December 8: Many schools and universities are closed this Monday But rather than stay at home, students occupy their schools or take to the streets. In Athens alone, thousands of students march on and attack police stations all over the city Meanwhile, anarchists at the Polytechnic battle police for hours and burn down all the computer stores on Stournari Street. More than 200 arson attacks occur across the city and the huge, decorative Christmas tree on Syntagma Square is burnt down. Cops open fire on rioters with live ammo. Many police stations, banks, government offices, ministries, luxury stores, and corporate chain stores are smashed or burned completely Dozens of cops are injured. In Piraeus all the police cars parked at the police station are destroyed by local high school students. In Thessaloniki students and extreme Left organisations hold multiple protests, and occupy the Lawyers Association building to use it as a counter-information center. Police stations and government ministries are attacked with stones and molotovs, and a student march down the principal avenue, Egnatia, destroys every bank on the street, along with many other stores, while burning Greek flags. In Patras, anarchists occupy a local TV station to broadcast counter-information. In Iraklion, a march of 2,000 people forces police to retreat, and at night the city is engulfed in rioting, in which many Roma, hooligans, and poor people participate alongside anarchists and students. Most banks in the city centre are torched. Thousands of people, mostly students, march and riot in Chania, Larissa, Rhodes, Nafplio, Chios, Egio, Veria, Kavala, Agrinio, Aliveri, Alexandroupoli, Chaldiki, Giannitsa, Syros, Ierapetra, Kastoria, Korinthos, Kyprarissia, Pyrgos, Corfu, Xanthi, Kilkis, Trikala, Serres, Tripoli, Mytilini, Kalamata, Moudros, Lamia, Kozani, Florina, Edessa, and elsewhere. In each place between 50 and 2,000 people participate, and actions range from blockading the police station and pelting it with garbage, to pelting police with molotovs and rocks and burning down banks. In several cities, youth with the KKE try to protect the police or prevent the occupation of universities.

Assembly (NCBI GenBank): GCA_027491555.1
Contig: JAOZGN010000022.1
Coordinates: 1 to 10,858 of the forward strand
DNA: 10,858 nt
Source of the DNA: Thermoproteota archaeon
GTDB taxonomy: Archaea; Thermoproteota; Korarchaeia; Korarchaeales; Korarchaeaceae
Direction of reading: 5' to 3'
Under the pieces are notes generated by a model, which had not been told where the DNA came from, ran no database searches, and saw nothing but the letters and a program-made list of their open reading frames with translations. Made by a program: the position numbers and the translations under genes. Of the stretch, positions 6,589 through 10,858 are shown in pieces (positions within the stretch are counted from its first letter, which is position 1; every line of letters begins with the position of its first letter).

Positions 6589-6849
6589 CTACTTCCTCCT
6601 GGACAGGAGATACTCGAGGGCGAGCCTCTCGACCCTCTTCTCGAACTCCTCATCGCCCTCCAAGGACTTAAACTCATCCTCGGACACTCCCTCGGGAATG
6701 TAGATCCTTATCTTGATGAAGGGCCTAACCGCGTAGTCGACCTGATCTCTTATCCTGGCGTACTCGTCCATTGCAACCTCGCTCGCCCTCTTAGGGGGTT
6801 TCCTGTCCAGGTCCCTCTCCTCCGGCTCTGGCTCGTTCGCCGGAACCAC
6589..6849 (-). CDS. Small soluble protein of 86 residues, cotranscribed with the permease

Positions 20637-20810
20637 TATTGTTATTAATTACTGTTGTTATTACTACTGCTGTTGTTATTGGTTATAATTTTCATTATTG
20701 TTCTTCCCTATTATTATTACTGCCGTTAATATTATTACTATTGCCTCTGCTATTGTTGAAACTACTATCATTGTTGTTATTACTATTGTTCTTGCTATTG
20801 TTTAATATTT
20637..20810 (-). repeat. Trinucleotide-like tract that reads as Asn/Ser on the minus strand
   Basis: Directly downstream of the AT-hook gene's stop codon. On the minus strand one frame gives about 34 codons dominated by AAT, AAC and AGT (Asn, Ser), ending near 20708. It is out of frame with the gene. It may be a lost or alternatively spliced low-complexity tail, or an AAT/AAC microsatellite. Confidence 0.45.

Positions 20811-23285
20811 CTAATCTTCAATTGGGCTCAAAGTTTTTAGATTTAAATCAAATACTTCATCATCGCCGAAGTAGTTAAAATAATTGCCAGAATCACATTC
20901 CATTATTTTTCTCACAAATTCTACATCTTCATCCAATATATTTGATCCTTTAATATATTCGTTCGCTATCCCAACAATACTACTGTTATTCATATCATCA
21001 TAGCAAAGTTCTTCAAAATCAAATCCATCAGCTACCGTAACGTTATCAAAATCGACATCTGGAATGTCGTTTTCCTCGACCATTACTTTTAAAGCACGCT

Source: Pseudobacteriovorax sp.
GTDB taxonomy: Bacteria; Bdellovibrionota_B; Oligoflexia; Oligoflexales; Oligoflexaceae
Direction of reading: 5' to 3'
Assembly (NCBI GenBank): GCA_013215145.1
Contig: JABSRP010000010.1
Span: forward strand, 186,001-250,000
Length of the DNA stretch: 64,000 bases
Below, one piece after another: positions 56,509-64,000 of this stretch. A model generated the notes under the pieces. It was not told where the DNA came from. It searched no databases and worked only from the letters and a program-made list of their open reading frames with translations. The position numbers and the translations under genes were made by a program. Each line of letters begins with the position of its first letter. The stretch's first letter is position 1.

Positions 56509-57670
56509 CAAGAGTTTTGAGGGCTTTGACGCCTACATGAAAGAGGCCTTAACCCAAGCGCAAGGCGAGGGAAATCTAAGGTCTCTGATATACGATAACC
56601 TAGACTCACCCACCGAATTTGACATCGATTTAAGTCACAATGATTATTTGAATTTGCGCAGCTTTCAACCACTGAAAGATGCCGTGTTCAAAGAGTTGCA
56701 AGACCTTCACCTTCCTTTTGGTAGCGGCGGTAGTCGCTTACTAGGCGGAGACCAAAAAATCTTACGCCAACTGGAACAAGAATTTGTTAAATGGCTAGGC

December 9: Cops provoke the massive crowd at Alexis’s burial, shooting tear gas just as he is being interred, leading to more fighting. At the time most of the anarchists in Athens are at the funeral, yet heavy street fighting is simultaneously being carried out by non-political people throughout the city. The ASOEE occupation successfully repels a MAT attack. Thousands of prisoners throughout Greece boycott meals for the day in commemoration of Alexis, even though they are recovering from their hunger strike. Anarchists expropriate food from supermarkets to feed the university occupations or to distribute it on the streets. Multiple police stations across the city are attacked. Immigrants are hunted by police and fascists. Fighting and protesting continues in other cities and towns across the country There are major protests in Thessaloniki, Patras,Volos, and Ioannina, that are brutally attacked by police trying to stop the uprising. In Thessaloniki and Patras cops and fascists work together to attack the anarchists and the occupations.
December 10: The General Confederation of Greek Workers calls off the general strike it had already scheduled months earlier for that day Tens of thousands of people gather in the streets anyway and fighting with police resumes throughout Athens. Many workers, including air traffic controllers, walk off the job, bringing transportation to a halt. Police are increasingly assisted by fascists in Athens, while in Thessaloniki members of the KKE unmask and beat a rioter. Protests, occupations, and riots continue in other cities and towns throughout Greece. A group of about 100 Roma attack a police station in the Zefyri suburb of Athens. Total damages up to that point are estimated at fifty million euros, 554 buildings have been attacked, and twenty-seven cars set on fire. By the end the total cost of damages would quadruple.